Thefts At Crypto Exchanges Have Tripled In Value; Crypto Money Laundering Also On The Rise

A cryptocurrency custody solution cannot come soon enough for cryptocurrency markets.

According to a report from CipherTrace, a startup that develops forensic tools for blockchain, cryptocurrency, and financial services, cryptocurrency exchanges are on track to lose as much as $1.5 billion worth of coins to money laundering and theft this year. For context, that’s three times as much money as has already been stolen as compared to all of last year. Theft of cryptocurrencies from exchanges has tripled in value this year. The theft of NEM at Coincheck, a now-closed Japanese exchange, accounts for a substantial portion of that total.

The report states that money laundering of cryptocurrencies has increased at the same rate. $266 million was laundered all of last year. This year’s total already stands at $761 million. Again, the Coincheck hack played an important role. According to reports, hackers at Coincheck had laundered 40% of the total stolen amount (amounting to $200 million approximately).

In February, Rob Wainwright, then head of Europol, estimated that approximately three to four percent of Europe’s annual criminal activity in money (amounting to $4.2 billion to $5.6 billion) was laundered through cryptocurrencies.

Criminals employ a variety of sophisticated mechanisms to confuse authorities and cover their tracks. For example, they anonymize their crypto trail by submitting the coins to a money laundering mixing service, which creates a different blockchain away from the main blockchain of the cryptocurrencies to ensure that there is no way to track the coins back to their respective owners.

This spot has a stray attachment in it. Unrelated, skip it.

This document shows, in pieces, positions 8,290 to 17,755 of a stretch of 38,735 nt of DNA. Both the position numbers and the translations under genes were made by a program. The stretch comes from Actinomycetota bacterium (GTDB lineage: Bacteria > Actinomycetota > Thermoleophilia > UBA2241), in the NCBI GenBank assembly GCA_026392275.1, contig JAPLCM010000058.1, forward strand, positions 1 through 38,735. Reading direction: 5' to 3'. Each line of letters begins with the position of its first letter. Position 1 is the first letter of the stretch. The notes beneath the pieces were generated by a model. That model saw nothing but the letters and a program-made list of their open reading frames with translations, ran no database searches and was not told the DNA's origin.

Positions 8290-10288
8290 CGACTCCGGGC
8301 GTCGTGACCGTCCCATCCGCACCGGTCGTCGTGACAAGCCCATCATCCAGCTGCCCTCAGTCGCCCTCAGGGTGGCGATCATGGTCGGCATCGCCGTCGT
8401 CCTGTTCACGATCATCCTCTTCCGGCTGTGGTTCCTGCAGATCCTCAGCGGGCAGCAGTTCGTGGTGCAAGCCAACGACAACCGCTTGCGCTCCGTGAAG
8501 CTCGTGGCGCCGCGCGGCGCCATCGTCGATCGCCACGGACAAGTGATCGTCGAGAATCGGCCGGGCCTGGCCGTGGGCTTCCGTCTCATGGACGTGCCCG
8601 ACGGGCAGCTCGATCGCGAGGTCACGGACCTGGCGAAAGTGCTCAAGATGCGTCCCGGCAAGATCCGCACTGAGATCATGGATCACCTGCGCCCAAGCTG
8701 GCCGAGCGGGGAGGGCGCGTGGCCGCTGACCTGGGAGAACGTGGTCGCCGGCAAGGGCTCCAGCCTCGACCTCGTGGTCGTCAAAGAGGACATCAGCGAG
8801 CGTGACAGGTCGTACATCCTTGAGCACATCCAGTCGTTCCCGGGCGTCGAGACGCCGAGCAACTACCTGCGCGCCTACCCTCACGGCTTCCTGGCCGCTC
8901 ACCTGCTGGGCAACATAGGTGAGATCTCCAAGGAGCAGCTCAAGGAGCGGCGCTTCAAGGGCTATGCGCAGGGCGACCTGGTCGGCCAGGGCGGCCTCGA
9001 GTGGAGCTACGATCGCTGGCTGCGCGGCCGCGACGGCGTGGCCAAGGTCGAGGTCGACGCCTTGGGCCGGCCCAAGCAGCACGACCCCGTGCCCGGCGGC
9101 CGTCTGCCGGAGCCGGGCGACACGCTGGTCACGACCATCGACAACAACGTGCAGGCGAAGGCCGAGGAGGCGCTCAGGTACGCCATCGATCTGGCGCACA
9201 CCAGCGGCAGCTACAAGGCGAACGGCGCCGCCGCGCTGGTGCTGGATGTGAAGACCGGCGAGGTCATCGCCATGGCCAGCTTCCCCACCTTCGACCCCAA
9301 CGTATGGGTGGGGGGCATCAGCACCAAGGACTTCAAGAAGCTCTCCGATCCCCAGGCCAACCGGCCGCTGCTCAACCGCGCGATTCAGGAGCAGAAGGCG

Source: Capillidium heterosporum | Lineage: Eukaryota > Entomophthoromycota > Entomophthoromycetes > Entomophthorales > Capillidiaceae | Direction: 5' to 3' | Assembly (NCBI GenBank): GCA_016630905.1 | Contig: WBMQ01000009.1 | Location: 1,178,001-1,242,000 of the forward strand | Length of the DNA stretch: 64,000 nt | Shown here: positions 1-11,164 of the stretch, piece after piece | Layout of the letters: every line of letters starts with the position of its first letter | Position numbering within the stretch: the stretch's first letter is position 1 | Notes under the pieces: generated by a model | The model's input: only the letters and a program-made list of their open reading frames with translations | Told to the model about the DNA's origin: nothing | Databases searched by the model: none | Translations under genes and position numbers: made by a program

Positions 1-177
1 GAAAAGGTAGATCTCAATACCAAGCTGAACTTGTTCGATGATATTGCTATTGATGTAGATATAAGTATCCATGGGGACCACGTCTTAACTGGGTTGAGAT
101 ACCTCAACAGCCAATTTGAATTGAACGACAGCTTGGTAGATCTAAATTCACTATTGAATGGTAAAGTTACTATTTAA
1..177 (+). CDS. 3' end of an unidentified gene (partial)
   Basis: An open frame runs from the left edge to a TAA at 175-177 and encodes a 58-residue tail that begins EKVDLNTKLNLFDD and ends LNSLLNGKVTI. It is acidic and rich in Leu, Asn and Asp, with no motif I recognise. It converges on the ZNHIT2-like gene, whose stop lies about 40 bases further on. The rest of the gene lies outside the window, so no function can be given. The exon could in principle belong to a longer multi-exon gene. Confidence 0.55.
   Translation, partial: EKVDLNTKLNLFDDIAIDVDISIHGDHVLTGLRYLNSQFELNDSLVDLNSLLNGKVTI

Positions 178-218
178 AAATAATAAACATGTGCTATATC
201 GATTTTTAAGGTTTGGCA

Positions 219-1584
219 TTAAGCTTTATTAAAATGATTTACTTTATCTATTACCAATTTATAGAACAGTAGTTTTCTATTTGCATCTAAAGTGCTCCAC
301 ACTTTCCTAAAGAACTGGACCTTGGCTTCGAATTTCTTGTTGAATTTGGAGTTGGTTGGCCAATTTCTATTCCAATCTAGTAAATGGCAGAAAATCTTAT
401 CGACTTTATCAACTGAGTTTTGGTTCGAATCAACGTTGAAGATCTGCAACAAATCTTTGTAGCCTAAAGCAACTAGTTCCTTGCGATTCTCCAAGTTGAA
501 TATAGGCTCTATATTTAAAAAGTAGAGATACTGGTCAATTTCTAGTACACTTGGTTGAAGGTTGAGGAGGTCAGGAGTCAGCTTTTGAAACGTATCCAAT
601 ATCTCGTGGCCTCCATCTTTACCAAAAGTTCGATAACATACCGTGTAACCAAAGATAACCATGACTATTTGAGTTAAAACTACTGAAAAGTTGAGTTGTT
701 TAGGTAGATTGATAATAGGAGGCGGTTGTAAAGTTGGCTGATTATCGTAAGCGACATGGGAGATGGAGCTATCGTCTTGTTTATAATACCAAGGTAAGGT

David Jevans, CEO of CipherTrace told American Banker, that the alternate chains are written by “highly skilled people who have doctorates in cryptography. According to Jevans, such services charge as much as 3% of the overall amount to perform a laundering transaction and run paid ads on Google.

On-chain transactions or conversion between different cryptocurrencies is also a favorite tactic among money launderers, according to Jevans. Different cryptocurrency blockchains have varying degrees of privacy associated with the chains. Moving between different chains could have the potential to scramble up owner identity. But Jevans did not provide much detail on the effect of rate changes in cryptocurrencies on the overall amount.

An Economist article provided additional detail on money laundering through cryptocurrencies. According to the article, European cocaine dealers converted fiat currencies into crypto and sent them to a digital wallet in Colombia. The cryptos were subsequently converted into pesos at an online exchange and distributed in small amounts among “local mules” who deposited them into various bank accounts. The small amount deposits ensured that local police did not suspect foul play.

As cryptocurrencies move into mainstream markets, the synonymous nature of criminal activity and cryptocurrencies will work to the latter’s detriment. In this context, the report’s findings underscore the urgent need for products and services to monitor criminal activity and prevent theft. CipherTrace counts cryptocurrency exchanges and banks offering custody solutions among its customers.

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